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Cellulose

pp 1–46 | Cite as

Twenty-five years of cellulose chemistry: innovations in the dissolution of the biopolymer and its transformation into esters and ethers

  • Marc Kostag
  • Martin Gericke
  • Thomas Heinze
  • Omar A. El SeoudEmail author
Review Paper
  • 84 Downloads

Abstract

The anniversary of the journal “Cellulose” is an opportunity to review innovations that were introduced during the past 25 years. Of these, from our perspective, the development of solvents that dissolve cellulose physically, i.e., without formation of covalent bonds is most relevant. The reasons are that cellulose can be regenerated from these media in different shapes and transformed into many important derivatives. Twenty-five years is a long time-span! As the volume of information on the applications of the above-mentioned solvents in cellulose chemistry is extensive, we made choices to reach a balance between the amount of material covered and the length of the review. Consequently, we focus on cellulose derivatization under homogeneous reaction conditions to produce selected derivatives. We dwell on the latter because a comprehensive discussion was recently published on derivatization under heterogeneous and homogeneous conditions (Heinze et al. in Cellulose derivatives, Springer, Cham, pp 259–292, 2018a). The derivatives selected are esters of organic acids, ionic and nonionic ethers because of their tremendous commercial and scientific importance. Cellulose derivatization in homogeneous media is advantageous because of much better control of product properties relative to those obtained under the heterogeneous counterparts. These properties include degree of substitution in the anhydroglucose unit and along the biopolymer back-bone, and regioselectivity. Thus, novel cellulose derivatives were prepared that are not accessible under heterogeneous conditions. The requirement to dissolve cellulose physically is to disrupt hydrogen bonding and hydrophobic interactions. Thus, the solvents employed to dissolve cellulose are usually composed of strong electrolytes whose cations and anions interact preferentially with cellulose. These electrolytes are used pure or as solutions in water or dipolar aprotic solvents. Salient examples include LiCl/N,N-dimethylacetamide, tetra(n-butyl)ammonium fluoride·3H2O/dimethyl sulfoxide, ionic liquids, salts of quaternary amines and super-bases. We discuss briefly the essentials of each solvent in terms of its mechanism of cellulose dissolution and show the most relevant results regarding its application for obtaining esters and ethers and back the discussion with relevant references. This information is summarized at the end of the review. We hope that this historical perspective shows the innovations made since the first publication of “Cellulose” and points out to future possibilities—with potential industrial application—of this renewable raw material and its biocompatible and biodegradable derivatives.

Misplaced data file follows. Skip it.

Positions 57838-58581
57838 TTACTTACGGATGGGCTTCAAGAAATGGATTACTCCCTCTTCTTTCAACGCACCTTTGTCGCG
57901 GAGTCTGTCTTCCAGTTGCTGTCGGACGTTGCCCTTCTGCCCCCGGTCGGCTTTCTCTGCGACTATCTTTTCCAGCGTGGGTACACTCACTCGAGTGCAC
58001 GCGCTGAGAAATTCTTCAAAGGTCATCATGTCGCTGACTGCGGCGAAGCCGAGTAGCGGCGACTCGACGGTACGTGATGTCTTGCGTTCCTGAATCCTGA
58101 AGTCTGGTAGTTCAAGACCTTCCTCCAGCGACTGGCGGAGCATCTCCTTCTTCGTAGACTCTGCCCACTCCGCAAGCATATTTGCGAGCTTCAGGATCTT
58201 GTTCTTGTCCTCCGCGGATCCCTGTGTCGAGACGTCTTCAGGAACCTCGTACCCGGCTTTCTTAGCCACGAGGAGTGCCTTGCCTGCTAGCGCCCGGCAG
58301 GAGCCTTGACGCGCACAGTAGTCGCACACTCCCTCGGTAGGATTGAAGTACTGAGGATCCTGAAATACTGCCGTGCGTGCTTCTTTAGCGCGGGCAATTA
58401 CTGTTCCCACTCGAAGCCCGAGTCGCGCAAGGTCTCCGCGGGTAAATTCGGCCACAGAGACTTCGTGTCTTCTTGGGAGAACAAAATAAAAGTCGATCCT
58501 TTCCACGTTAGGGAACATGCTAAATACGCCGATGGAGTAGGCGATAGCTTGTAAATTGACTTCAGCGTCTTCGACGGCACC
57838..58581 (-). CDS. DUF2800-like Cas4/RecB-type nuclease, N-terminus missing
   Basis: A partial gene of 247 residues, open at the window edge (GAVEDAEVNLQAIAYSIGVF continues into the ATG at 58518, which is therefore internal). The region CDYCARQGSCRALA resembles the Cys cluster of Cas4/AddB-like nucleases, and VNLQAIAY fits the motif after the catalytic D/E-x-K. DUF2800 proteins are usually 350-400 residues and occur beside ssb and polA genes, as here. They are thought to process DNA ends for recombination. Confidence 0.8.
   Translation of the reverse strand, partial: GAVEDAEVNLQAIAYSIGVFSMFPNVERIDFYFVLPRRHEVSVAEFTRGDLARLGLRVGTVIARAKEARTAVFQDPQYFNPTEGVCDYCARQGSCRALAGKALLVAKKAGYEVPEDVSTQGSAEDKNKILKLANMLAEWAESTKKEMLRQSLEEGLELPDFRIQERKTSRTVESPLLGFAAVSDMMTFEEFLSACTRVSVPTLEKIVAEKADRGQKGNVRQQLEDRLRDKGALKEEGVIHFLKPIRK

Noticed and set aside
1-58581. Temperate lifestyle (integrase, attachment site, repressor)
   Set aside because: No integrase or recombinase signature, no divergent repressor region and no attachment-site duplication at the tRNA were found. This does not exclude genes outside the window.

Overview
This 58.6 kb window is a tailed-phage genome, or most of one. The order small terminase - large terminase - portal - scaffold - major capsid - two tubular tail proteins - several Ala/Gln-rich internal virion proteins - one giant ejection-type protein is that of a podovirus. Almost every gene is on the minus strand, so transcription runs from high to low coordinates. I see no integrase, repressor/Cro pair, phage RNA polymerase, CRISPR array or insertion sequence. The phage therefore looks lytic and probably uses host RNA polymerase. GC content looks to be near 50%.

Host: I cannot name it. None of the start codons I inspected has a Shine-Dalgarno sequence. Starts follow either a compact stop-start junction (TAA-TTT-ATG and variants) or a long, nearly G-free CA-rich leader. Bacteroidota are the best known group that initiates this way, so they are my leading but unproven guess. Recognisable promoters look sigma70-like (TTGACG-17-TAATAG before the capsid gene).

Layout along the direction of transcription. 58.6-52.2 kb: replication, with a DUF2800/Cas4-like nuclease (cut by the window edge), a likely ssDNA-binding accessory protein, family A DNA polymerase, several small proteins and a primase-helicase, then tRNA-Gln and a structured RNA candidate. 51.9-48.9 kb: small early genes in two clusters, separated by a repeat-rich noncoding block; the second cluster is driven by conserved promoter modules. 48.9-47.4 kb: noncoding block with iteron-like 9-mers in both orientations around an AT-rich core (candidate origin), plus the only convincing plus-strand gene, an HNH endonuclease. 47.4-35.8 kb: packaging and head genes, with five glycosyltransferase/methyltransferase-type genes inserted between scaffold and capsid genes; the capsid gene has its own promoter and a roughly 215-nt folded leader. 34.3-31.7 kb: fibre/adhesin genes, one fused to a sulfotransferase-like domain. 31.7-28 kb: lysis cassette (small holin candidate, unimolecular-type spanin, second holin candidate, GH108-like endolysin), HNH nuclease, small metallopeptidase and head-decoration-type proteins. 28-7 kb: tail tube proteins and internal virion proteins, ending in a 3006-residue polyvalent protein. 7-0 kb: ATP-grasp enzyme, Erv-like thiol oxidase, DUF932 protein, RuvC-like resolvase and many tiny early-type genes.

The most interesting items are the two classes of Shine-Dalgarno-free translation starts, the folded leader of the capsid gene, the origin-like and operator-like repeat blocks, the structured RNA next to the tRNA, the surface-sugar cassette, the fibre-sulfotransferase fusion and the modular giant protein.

Graphical abstract

Keywords

Novel cellulose solvents Cellulose dissolution mechanism Homogeneous derivatization Cellulose esters Cellulose ethers 

Abbreviations

AcO

Acetate

AGU

Anhydroglucose unit

[AlMeIm]Cl

1-Allyl-3-methylimidazolium chloride

BC

Bacterial cellulose

[BuMeIm]Cl

1-(n-Butyl)-3-methylimidazolium chloride

CDI

Carbonyldiimidazole

CT

Cellulose tosylate

CHPTMA Cl

(3-Chloro-2-hydroxypropyl)trimethyl-ammonium chloride

DAS

Dipolar aprotic solvent

DBN

1,5-Diazabicyclo[4.3.0]non-5-ene

DBU

1,8-Diazabicyclo[5.4.0]undec-7-ene

DCC

N,N′-Dicyclohexylcarbodiimide

DLS

Dynamic light scattering

DMAc

N,N-Dimethylacetamide

DMF

N,N-Dimethylformamide

DMSO

Dimethyl sulfoxide

DP

Average degree of polymerization

DS

Average degree of substitution

EPTMA Cl

(2,3-Epoxypropyl)trimethylammonium chloride

ET(30)

Solvent empirical polarity parameter (in kcal mol−1) as determined by the solvatochromic probe 2,6-diphenyl-4-(2,4,6-triphenylpyridin-1-ium-1-yl)phenolate

[EtMeIm]AcO

1-Ethyl-3-methylimidazolium acetate

HEC

Hydroxyethyl cellulose

HPC

Hydroxypropyl cellulose

Ic

Index of crystallinity

IL

Ionic liquid

ImIL

Imidazolium based IL

log P

Partition coefficient of a substance between (mutually saturated) n-octanol and water

MALS

Multiangle light scattering

MC

Methyl cellulose

MD

Molecular dynamic simulations

MM

Average molar mass5

MS

Average degree of molar substitution

[N2228]Cl

Triethyl(n-octyl)ammonium chloride

NMMO

N-Methylmorpholine-N-oxide

QAE

Quaternary ammonium electrolyte

SA

Solvent Lewis acidity

SB

Solvent Lewis basicity

[TBA]F·3H2O

Tetra(n-butyl)ammonium fluoride trihydrate

TC

Trityl cellulose

TsCl

Tosyl chloride

Notes

Acknowledgments

O. A. El Seoud and M. Kostag thank the FAPESP research foundation for financial support and postdoctoral fellowship (Grants 2014/22136-4 and 2016/22869-7, respectively). O. A. El Seoud thanks CNPq for research productivity fellowship (Grant 307022/2014-5). The financial support of the DFG-funded Collaborative Research Centre PolyTarget (SFB 1278, Project A02) is gratefully acknowledged by T. Heinze. We thank Gabriel O. El Seoud for the art work.

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Copyright information

© Springer Nature B.V. 2019

Authors and Affiliations

  • Marc Kostag
    • 1
  • Martin Gericke
    • 2
  • Thomas Heinze
    • 2
  • Omar A. El Seoud
    • 1
    Email author
  1. 1.Institute of ChemistryUniversity of São PauloSão PauloBrazil
  2. 2.Centre of Excellence for Polysaccharide Research, Institute of Organic Chemistry and Macromolecular ChemistryFriedrich Schiller University of JenaJenaGermany

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